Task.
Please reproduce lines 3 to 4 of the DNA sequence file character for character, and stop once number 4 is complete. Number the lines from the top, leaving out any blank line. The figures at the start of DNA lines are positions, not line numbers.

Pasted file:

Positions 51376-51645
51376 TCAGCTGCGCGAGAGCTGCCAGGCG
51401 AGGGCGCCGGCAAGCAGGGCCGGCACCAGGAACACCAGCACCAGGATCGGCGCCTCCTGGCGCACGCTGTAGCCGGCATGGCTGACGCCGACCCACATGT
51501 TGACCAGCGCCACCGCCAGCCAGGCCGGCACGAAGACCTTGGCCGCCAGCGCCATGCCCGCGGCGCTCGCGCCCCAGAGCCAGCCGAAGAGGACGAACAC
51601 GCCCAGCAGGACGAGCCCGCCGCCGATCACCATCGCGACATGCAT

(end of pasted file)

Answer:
51401 AGGGCGCCGGCAAGCAGGGCCGGCACCAGGAACACCAGCACCAGGATCGGCGCCTCCTGGCGCACGCTGTAGCCGGCATGGCTGACGCCGACCCACATGT
51501 TGACCAGCGCCACCGCCAGCCAGGCCGGCACGAAGACCTTGGCCGCCAGCGCCATGCCCGCGGCGCTCGCGCCCCAGAGCCAGCCGAAGAGGACGAACAC